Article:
Monday, November 25, 2013

Sierra Majesty - Tuolumne Meadows to Kearsarge Pass

September 30, 2013

I have no words to describe the beauty of the High Sierra. We climbed up Donohue Pass at over 11,000 feet to be presented with amazing views. We walked past countless peaks and alpine lakes. There was this jagged ridgeline that looked just like a dragon's back and tail. We went over Island Pass and descended to Thousand Island Lake. It was surreal and gorgeous and I really wanted to swim but the sun had just dipped below the horizon and it was WAY too cold to be jumping in lakes at 10,000 feet. The JMT and PCT diverge for about 14 miles and we took the JMT route as it is believed to be more scenic. So far, it goes past a chain of pristine lakes. We skirted Emerald and Ruby Lakes and are camped on the banks of Garnet Lake under a sky full of stars.  

Leaving Tuloumne Meadows

October 3, 2013

After a stopover in Mammoth, we are back on trail this afternoon. On October 1st we walked 14 miles to the road and I got to take a very brief and very cold swim in Gladys Lake along the way. For some reason I love that feeling of not being able to breath and having pins and needles all over your skin that comes from jumping in near freezing water.

Shortly after we got to town, we got a call from Nat and Jane, our buddies we had hiked with in Washington who have been right behind us the last few months. It was so awesome to see them again, we went and had dinner and drinks and shared trail stories. It was a reunion long coming.

Yesterday, we hung out with Nat and Jane for the first part of the day and neglected to do any town chores. They headed back to the trail in the afternoon and we went off to the grocery store to resupply for our longest leg – nearly 160 miles and 9 days to Lone Pine. Let me tell you, we have A LOT of food and our packs are HEAVY. We did make the executive decision to mail our bear canisters home. There are a few short stretches of trail ahead that require them, but we plan to camp elsewhere or utilize bear boxes along the trail. They are heavy and awkward and I hate them, plus I highly doubt we would have been able to get all of our food in our packs with our bear canisters.

I found myself much more concerned and connected with the outside world during this town stay, probably because there are things going on that that affect us and our trail family. Washington has had horrible storms and already has substantial amounts of snow. There are PCT hikers that have required search and rescue and at least two hikers that are still unaccounted for as I write this. Many hikers have made the decision to take alternate, lower altitude routes or save the rest of the trail for another time. My heart goes out to all of the hikers and their families. It was been weighing heavily on my mind and I have been praying a lot that all of our fellow hikers find their way to safety and warmth.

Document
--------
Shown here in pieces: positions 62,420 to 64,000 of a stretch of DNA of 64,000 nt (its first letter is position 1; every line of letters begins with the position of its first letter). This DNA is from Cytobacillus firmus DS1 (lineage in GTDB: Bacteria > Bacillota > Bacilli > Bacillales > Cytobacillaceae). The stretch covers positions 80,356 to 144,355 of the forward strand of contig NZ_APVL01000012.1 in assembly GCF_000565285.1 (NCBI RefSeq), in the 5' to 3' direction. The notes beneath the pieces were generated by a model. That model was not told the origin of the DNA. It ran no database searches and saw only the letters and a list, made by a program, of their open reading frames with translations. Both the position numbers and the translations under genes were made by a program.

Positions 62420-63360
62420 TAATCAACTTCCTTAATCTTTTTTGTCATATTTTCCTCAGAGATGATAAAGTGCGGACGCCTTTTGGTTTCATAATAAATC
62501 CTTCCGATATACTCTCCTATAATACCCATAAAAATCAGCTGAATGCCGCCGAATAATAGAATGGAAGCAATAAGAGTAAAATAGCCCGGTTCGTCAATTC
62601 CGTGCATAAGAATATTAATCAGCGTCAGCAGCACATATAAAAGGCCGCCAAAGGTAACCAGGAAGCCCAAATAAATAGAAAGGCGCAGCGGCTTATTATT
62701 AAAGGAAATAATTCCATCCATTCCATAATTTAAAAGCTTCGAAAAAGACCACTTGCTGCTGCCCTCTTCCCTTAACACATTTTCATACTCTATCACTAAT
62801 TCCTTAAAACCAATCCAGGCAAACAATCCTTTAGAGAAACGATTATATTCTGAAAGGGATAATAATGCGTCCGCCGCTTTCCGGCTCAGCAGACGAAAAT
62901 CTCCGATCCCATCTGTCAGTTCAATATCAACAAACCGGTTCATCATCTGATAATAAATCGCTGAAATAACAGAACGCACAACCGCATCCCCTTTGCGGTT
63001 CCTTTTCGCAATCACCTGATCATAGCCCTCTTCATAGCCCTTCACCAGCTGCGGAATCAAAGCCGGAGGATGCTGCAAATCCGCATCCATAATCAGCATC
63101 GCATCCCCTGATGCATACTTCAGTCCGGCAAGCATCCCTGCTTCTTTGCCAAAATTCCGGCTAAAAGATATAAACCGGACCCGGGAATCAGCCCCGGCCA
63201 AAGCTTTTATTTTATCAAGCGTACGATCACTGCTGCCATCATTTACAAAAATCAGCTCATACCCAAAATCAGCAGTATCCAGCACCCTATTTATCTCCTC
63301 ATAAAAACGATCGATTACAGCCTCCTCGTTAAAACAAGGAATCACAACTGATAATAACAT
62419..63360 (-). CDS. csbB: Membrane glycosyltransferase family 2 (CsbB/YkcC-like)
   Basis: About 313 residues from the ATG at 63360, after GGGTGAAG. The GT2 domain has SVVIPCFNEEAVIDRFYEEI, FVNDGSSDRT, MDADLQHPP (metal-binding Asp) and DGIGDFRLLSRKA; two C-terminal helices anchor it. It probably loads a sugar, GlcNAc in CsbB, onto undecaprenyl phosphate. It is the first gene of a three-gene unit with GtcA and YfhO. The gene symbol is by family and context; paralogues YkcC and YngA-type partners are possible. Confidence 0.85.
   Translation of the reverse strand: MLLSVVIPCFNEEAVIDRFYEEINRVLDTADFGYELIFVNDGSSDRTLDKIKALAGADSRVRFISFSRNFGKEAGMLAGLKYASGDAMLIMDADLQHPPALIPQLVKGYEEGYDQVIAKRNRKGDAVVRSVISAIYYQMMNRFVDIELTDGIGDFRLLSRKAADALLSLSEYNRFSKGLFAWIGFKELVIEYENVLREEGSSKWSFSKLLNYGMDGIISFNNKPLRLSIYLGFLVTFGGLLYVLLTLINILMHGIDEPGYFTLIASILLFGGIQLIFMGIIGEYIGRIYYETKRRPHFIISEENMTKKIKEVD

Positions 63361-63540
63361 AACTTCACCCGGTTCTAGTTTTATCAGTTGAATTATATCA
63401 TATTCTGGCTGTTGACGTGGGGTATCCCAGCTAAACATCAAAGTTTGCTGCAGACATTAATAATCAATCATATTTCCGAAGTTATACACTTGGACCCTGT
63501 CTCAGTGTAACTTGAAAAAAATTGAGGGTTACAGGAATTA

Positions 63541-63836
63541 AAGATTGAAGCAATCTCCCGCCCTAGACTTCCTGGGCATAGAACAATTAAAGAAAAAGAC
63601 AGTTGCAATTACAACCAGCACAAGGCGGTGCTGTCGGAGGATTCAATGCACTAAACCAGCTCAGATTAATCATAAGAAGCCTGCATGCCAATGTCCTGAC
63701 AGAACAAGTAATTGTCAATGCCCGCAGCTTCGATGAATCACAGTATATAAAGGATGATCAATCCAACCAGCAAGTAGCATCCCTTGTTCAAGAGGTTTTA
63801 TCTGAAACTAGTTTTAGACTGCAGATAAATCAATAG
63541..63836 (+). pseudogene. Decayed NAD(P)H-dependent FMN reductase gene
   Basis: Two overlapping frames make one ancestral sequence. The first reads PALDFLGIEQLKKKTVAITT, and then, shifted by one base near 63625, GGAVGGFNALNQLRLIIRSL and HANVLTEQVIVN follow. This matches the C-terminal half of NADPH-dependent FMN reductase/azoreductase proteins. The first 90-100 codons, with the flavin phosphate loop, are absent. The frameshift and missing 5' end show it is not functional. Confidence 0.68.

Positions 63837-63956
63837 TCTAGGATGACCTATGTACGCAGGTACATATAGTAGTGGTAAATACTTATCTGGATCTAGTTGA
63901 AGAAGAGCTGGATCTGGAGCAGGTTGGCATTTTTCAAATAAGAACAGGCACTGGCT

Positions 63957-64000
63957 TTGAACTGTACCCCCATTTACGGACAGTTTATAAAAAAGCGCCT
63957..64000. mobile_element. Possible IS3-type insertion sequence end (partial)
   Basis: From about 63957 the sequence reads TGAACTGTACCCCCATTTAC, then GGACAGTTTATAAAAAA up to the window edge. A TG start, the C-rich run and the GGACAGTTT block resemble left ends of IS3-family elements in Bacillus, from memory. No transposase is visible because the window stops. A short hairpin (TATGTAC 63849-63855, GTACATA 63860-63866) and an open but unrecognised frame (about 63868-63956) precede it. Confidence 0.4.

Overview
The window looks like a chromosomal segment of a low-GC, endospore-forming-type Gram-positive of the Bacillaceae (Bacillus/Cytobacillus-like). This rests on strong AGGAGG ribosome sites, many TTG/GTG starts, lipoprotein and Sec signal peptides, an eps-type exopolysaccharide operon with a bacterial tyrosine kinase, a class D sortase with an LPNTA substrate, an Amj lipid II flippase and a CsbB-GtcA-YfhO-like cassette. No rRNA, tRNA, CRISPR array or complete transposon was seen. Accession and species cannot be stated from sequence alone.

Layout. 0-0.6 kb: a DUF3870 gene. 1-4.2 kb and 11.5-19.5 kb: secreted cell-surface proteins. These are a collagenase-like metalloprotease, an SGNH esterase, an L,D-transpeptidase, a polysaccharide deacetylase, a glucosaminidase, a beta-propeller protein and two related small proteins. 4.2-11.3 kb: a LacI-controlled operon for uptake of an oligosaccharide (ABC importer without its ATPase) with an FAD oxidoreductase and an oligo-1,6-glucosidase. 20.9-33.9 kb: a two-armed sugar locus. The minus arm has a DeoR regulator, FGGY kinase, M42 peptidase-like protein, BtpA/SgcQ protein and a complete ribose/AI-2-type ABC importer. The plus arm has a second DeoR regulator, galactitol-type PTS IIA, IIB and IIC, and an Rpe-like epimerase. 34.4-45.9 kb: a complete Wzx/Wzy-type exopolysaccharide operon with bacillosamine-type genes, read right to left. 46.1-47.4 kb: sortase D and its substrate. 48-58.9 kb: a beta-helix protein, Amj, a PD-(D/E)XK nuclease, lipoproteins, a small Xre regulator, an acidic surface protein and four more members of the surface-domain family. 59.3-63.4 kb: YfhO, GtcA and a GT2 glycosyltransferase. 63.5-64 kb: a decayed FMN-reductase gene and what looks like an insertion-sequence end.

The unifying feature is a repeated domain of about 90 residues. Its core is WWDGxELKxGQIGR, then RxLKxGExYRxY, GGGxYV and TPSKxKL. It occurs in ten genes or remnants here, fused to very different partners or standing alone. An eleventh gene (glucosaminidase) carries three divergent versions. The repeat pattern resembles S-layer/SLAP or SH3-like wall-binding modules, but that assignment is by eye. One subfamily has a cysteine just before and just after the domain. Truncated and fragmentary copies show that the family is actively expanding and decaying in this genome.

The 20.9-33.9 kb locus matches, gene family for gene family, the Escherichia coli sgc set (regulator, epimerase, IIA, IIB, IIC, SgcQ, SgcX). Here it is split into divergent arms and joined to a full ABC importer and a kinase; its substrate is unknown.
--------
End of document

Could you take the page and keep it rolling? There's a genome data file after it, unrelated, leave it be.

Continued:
Our other, and certainly lesser concern is that the Federal government shutdown means that National Parks are currently closed. We have yet to pass through Kings Canyon and Sequoia National Parks but will be doing so in the next few days. To me, it seems ridiculous for the forest to be “closed” and unfathomable to skip around these beautiful sections of trail after all we have gone through to get here. And so we will walk on.

Devils Postpile National Monument, near Reds Meadow

October 4, 2013

This morning we were exhausted and slept until 8:30. While we were breaking down camp, we ran into Andrew, a southbound JMT hiker. We all set off, glad for a bit of company. The weather is clear but cold, with wind that continued throughout the night and into the morning. The wind died down in the afternoon and it was actually pretty warm. Due to our late start I sadly did not have time to swim, but we did walk past many enticing lakes. Maybe swimming will motivate me to get up early tomorrow.  We trekked up and over Silver Pass at around 11,000 feet. It is lovely to walk through the Sierra in the autumn. The aspen trees are turning color, their delicate leaves rustling in the breeze like golden coins.

We walked about 19 miles to camp, which was Andrew’s longest hiking day to date. He was a rock star and super fun to talk to. We camped near a northbound JMT hiker, Kevin, and all had dinner together. Ben seems to have another cold coming on, so hopefully he will feel better in the morning.

Fall colors! 

October 5, 2013

I am super tired, so tonight’s entry might be brief. We woke up early this morning, and immediately started climbing up Bear Ridge. Aspens line the trail, ranging from gold to rusty orange-red. My ascent was slowed by taking a million and a half pictures of their beautiful leaves. Nat and Jane left us trail magic in the form of ice cold Dr. Peppers, which truly made our day.